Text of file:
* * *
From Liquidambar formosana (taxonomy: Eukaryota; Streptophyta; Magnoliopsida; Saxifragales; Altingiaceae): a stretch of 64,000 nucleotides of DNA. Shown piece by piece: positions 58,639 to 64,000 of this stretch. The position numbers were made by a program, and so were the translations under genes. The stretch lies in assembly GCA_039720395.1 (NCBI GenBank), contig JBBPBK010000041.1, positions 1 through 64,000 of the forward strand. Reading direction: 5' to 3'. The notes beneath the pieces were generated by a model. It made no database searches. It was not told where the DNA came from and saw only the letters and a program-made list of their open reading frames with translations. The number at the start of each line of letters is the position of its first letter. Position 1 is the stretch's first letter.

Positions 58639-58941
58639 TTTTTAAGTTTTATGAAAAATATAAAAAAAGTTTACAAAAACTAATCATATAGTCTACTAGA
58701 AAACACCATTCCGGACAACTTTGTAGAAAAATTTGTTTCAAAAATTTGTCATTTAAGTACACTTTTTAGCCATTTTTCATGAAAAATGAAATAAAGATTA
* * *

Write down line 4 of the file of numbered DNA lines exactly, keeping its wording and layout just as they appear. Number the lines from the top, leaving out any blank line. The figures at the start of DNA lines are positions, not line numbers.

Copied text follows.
58701 AAACACCATTCCGGACAACTTTGTAGAAAAATTTGTTTCAAAAATTTGTCATTTAAGTACACTTTTTAGCCATTTTTCATGAAAAATGAAATAAAGATTA